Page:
Now, I want to make sure I’m being clear: when I talk about Bad Catholics. I’m not talking about bad PEOPLE who happen to be Catholic. There are plenty of those, of course, and I try to steer clear. I’m talking about good people, real sweetie-pies, who are Bad Catholics. 

How do I identify Bad Catholics? Well, it’s not a perfect science, but there are some qualities I look out for.

For example, good Catholics might bring you casseroles when you are sick or sad. So do bad Catholics, but sometimes they also bring tequila. 

Bad Catholics skip Mass more often than they attend, but (except for the occasional “and also with you”), they know how to follow the form. Bad Catholics go to confession rarely, if at all, and when they do it’s usually to ask pre-emptive forgiveness for the sins they intend to commit that weekend. Bad Catholics do their own thing in terms of sex, drugs, and rock n’ roll, but woe betide anyone who talks shit about the Church in their presence.

Bad Catholics know a half-dozen bad priests and one good one.

Bad Catholics don’t pray the rosary, but have at least five stashed around their house (and one in their car). Bad Catholics have no idea when the Holy Days of Observation are. Bad Catholics will receive the Eucharist at your wedding or funeral, even if they already broke their fast by toasting you in the parking lot. Bad Catholics don’t believe in an infallible pope, but they might believe in an infallible Nonna.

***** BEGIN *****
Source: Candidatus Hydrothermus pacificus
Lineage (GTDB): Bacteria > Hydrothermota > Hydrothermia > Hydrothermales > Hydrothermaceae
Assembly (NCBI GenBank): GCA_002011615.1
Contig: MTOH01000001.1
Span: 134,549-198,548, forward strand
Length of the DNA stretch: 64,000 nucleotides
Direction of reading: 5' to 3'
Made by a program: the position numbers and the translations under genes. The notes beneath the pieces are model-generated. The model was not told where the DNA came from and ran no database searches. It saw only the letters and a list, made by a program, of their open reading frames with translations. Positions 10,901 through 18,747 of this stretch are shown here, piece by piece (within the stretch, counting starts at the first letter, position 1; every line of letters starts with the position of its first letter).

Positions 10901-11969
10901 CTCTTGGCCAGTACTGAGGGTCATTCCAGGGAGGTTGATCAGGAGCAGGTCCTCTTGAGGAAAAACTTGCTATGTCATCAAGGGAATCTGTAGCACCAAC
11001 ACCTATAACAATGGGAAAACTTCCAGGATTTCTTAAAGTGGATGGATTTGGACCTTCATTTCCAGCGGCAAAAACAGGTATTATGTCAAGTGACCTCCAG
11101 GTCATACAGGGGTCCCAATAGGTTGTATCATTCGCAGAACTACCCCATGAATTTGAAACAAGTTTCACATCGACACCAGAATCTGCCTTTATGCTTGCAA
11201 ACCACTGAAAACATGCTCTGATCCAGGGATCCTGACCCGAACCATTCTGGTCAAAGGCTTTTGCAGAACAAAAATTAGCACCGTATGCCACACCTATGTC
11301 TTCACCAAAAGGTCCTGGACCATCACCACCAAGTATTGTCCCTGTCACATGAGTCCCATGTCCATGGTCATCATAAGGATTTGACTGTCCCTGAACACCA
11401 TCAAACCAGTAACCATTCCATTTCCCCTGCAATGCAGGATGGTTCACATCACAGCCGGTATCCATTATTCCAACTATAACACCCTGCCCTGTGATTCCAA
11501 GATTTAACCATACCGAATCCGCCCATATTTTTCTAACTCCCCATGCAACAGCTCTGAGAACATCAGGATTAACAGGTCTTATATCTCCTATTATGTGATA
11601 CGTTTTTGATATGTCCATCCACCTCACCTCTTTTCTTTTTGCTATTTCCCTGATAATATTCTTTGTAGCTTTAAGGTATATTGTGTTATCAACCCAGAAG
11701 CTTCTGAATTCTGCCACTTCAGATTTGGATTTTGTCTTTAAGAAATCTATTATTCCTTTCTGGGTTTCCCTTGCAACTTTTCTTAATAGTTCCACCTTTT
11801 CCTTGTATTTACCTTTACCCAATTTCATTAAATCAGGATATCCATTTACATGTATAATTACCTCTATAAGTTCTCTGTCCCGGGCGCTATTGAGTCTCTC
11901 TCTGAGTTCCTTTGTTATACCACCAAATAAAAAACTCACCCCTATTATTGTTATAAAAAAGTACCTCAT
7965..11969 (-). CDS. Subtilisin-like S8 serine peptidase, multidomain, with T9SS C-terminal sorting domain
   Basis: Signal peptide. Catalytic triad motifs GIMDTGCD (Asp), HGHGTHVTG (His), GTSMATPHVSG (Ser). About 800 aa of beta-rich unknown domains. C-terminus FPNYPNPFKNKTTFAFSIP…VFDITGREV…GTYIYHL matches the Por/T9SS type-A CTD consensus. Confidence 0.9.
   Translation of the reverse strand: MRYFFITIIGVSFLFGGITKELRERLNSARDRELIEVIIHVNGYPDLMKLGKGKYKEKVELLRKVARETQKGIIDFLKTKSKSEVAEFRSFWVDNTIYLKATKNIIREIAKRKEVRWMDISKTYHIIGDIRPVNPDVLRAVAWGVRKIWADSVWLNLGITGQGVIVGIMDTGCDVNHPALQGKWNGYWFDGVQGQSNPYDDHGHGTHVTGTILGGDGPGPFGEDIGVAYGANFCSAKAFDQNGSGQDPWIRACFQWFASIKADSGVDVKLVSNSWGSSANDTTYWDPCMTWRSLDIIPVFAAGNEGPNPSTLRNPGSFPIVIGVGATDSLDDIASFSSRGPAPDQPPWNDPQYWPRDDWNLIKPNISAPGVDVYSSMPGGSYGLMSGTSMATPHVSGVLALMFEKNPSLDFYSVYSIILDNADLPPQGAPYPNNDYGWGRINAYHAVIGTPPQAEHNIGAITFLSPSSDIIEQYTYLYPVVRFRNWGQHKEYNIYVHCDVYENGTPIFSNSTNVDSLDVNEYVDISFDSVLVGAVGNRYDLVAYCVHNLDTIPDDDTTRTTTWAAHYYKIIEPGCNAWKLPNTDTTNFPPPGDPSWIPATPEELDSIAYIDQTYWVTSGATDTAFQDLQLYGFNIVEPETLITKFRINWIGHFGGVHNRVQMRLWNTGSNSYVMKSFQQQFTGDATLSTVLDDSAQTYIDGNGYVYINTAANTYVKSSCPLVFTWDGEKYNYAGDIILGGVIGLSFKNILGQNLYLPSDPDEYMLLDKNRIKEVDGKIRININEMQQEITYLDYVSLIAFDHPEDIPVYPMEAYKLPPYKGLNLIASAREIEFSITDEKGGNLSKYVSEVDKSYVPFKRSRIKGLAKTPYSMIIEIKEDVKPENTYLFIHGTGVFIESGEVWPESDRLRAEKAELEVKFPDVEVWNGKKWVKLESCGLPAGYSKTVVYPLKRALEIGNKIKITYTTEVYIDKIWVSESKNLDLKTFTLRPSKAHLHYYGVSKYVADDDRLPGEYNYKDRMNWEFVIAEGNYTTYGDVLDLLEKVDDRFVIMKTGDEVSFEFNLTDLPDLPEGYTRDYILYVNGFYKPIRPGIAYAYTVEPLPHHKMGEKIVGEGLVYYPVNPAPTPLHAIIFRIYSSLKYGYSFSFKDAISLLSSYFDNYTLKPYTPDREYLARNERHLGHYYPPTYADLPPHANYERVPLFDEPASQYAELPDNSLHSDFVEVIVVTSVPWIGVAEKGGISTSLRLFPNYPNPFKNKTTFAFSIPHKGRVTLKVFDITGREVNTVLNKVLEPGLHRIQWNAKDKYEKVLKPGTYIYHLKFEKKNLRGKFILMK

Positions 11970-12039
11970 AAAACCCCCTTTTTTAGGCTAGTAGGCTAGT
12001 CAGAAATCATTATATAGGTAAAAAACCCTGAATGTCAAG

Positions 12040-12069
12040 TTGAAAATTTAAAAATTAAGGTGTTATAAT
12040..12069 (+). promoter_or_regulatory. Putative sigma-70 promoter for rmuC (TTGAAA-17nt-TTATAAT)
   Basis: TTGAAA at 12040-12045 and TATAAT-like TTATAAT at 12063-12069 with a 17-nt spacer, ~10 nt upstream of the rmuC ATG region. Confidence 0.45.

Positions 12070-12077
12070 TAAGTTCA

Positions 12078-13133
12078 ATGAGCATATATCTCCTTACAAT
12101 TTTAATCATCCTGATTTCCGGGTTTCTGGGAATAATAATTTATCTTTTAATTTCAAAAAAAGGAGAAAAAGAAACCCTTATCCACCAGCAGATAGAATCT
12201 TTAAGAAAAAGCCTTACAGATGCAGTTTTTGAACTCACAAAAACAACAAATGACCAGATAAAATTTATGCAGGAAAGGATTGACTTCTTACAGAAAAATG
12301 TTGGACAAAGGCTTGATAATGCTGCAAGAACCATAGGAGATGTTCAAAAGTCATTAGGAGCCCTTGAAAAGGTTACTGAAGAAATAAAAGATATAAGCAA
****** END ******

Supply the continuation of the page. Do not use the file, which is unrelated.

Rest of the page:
Bad Catholics make sure their kids get their First Communion, but don’t push hard for Confirmation, particularly if CCD conflicts with picking up the siblings from soccer practice.

Bad Catholics might cross themselves when they pass a graveyard, or say a Hail Mary when they hear sirens, or bury a statue of St. Joseph when they need to sell a house. Bad Catholics leave right after Communion. I don’t know why, but almost all Bad Catholics give something up for Lent. 

Bad Catholics might not be able to quote scripture, but they sure love that “Footprints” poem. 

Bad Catholics don’t usually believe in hell. Bad Catholics almost always believe in love. 

Bad Catholics believe that if there is a God, it better be a kind, loving God that comforts the lonely and suffering, otherwise what’s the point? 

Obviously, I idealize. In truth, I don’t know if I will ever be able to let go of enough of my pride (and neurosis) to become a Bad Catholic in earnest. Maybe Bad Catholicism is not something you can choose. 

Maybe the Bad Catholics I have known are peculiarly blessed. Maybe there is grace to knowing just enough to have hope, but not enough to be tempted to despair. Maybe that’s what it means to come to Christ like a little child. Maybe that’s exactly the grace I need.

I’ll think about that, maybe, the next time I pass a graveyard, or find a rosary in a drawer, or see a set of footprints in the sand. 

Theresa Weiler is a writer, singer, speaker, seeker. She lives in metro Detroit with her husband and four children. Follow her on Twitter @SometimesReese.